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What does "parasitics extraction" mean in terms of Virtuoso simulation with Calibre?

I know that this simulation is used to have an accurate model of the circuit.

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Everything you create in the IC layout contributes to a parasitic in some form. Each metal wire encounters inductance since current will create a magnetic field, and likewise metals near other metal will create stray capacitances.

Pre-layout simulation cannot account for routing in this way (but it does account for the known capacitances of your FETs and other layout primitives you instantiate). If you have access to Quantus QRC, you can extract parasitics into an av_extracted cellview; open that cellview. You'll get a nice view of the actual results of parasitics extraction.

Additionally, there are layout-dependent effects in the transistors themselves, such as length-of-diffusion effects which increase Id for abutted nMOSFETs while decreasing it for abutted PMOS devices. These can be significant enough that a circuit can meet spec in simulation, and then completely fail in layout.

As a particular example, I had a folded cascode with extremely tight current tolerances that I laid out with abutted current mirrors; when I extracted the parasitics the current mirrors' current had changed so much that the output branch of the cascode received zero current and my amplifier failed to, well, amplify.

Before layout, there was absolutely no way to know of this failure in a simulator -- the simulator could not have predicted my intent to lay out my circuit in this way, and the most straightforward layout without transistor abutment would not have had the same issue.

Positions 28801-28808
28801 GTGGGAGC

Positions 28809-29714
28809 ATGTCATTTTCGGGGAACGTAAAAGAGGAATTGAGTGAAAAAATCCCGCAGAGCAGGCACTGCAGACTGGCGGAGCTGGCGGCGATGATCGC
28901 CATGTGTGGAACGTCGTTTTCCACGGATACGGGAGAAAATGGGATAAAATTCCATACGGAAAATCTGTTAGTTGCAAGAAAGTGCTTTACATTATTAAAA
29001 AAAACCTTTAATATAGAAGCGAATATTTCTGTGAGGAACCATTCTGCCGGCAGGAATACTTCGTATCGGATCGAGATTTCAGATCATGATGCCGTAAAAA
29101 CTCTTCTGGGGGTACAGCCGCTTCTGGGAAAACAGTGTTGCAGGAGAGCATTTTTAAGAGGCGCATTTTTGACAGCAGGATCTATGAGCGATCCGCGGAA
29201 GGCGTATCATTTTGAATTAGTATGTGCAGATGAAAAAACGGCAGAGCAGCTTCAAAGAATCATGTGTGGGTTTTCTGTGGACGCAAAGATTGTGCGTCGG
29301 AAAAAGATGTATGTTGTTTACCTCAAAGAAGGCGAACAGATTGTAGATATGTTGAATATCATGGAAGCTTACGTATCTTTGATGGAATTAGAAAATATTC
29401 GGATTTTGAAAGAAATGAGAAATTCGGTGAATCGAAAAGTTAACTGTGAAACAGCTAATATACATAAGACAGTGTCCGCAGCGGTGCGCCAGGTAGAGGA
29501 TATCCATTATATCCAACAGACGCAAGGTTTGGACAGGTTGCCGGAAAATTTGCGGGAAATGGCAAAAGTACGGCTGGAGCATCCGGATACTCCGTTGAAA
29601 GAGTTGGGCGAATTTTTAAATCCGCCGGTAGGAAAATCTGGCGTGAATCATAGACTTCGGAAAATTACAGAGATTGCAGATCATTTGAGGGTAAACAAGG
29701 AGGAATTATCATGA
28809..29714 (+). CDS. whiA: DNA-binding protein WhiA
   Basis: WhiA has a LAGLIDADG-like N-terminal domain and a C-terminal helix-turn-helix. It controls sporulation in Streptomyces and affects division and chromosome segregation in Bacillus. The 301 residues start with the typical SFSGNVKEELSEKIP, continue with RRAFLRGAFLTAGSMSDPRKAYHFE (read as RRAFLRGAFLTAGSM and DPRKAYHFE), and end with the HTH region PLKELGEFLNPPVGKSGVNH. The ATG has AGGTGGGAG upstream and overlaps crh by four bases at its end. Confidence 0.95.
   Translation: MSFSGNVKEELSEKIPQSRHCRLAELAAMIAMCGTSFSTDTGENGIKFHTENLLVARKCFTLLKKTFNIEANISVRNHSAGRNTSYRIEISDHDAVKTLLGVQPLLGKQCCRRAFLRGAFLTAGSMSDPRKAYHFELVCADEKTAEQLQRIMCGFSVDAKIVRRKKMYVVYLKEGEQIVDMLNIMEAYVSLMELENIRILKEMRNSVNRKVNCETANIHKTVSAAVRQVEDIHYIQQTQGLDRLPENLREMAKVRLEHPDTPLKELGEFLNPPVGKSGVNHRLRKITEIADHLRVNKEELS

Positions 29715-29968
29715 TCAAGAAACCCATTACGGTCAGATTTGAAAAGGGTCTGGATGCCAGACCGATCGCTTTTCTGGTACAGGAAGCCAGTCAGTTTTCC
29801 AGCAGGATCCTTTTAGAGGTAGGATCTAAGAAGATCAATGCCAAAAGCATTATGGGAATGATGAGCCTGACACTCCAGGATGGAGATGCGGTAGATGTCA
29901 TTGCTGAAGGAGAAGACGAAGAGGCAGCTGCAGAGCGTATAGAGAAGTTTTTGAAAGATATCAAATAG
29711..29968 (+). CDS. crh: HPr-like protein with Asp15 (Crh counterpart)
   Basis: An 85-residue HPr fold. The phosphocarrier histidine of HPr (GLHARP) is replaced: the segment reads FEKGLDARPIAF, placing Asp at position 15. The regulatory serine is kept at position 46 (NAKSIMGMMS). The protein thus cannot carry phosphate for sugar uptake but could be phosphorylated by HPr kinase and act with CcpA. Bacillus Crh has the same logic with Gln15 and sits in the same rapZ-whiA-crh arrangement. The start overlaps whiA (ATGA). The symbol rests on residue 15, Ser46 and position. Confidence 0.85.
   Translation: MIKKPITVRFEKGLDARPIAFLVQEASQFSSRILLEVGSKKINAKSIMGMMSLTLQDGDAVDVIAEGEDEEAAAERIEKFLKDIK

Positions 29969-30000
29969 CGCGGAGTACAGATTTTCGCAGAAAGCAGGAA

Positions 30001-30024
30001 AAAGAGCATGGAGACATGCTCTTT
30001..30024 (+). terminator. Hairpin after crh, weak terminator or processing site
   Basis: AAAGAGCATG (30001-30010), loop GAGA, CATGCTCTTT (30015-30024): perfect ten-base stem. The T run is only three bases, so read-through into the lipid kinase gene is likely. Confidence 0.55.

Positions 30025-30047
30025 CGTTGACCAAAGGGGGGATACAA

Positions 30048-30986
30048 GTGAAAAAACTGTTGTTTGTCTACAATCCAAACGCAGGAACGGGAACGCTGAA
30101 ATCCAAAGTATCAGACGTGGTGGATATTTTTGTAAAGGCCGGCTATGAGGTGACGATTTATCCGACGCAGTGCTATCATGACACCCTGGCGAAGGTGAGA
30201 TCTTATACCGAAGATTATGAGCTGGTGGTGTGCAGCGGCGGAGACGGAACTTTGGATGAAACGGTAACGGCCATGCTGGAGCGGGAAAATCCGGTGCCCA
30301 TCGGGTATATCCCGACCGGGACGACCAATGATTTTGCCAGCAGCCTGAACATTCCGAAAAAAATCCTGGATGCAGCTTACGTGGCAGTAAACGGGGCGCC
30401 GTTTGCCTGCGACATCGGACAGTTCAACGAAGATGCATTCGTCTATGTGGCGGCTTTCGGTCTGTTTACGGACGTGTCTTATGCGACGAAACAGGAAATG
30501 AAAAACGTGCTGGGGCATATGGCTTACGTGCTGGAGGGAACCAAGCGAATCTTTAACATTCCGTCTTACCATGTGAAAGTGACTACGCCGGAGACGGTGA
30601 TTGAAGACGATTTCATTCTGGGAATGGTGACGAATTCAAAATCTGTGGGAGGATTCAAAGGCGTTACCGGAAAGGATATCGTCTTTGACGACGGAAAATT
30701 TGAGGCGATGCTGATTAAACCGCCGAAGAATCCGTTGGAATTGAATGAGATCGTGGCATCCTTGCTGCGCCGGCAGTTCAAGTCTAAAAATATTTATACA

Observe, in the below figure, the green parasitic elements (some of which are freehand circled). These represent important parasitics that my PDK supported, such as contact/via resistance, inter-layer capacitance, wire resistance (especially important for poly), etc. Click on the image to see it at 1:1 scale.

A Cadence Virtuoso av_extracted cellview showing parasitic resistances and capacitances associated with layout elements

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  • \$\begingroup\$ " I had a folded cascode with extremely tight current tolerances that I laid out with abutted current mirrors; when I extracted the parasitics the current mirrors' current had changed so much that the output branch of the cascode received zero current and my amplifier failed to, well, amplify." I wonder what technology node this was? I'm not experiencing this at 55nm maybe my transistor are too big to experience this. \$\endgroup\$
    – user132893
    Nov 9, 2023 at 18:39
  • \$\begingroup\$ @onepound I was on 180nm, with very aggressive abutment and a very skewed intended ratio between the transconductor and the load sides (which I then learned was hard to pull off). I wouldn't expect this at a more sensible 1:1 or 3:1 or similar current ratio \$\endgroup\$
    – nanofarad
    Nov 9, 2023 at 19:43
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Every conducting structure on an integrated circuit has capacitance, resistance, and inductance. You usually didn't ask for a capacitor or a resistor or an inductor, but they are present inherently. To perform an accurate simulation you must include the effects of these parasitic elements. The process of parasitic extraction is the estimation of these element values using a 3-dimensional model of your circuit.

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  • \$\begingroup\$ How can I link this with IC Layout? Is it the routing and the changing in layers(vias) that adds those parasitics compared to the schematics simulation? \$\endgroup\$
    – tairit
    Aug 20, 2019 at 12:33
  • \$\begingroup\$ Yes, the parasitics are due to the physical layout, including the routing of signals. But you can also extract parasitics from structures like transistor gates and implanted regions. \$\endgroup\$ Aug 20, 2019 at 14:57

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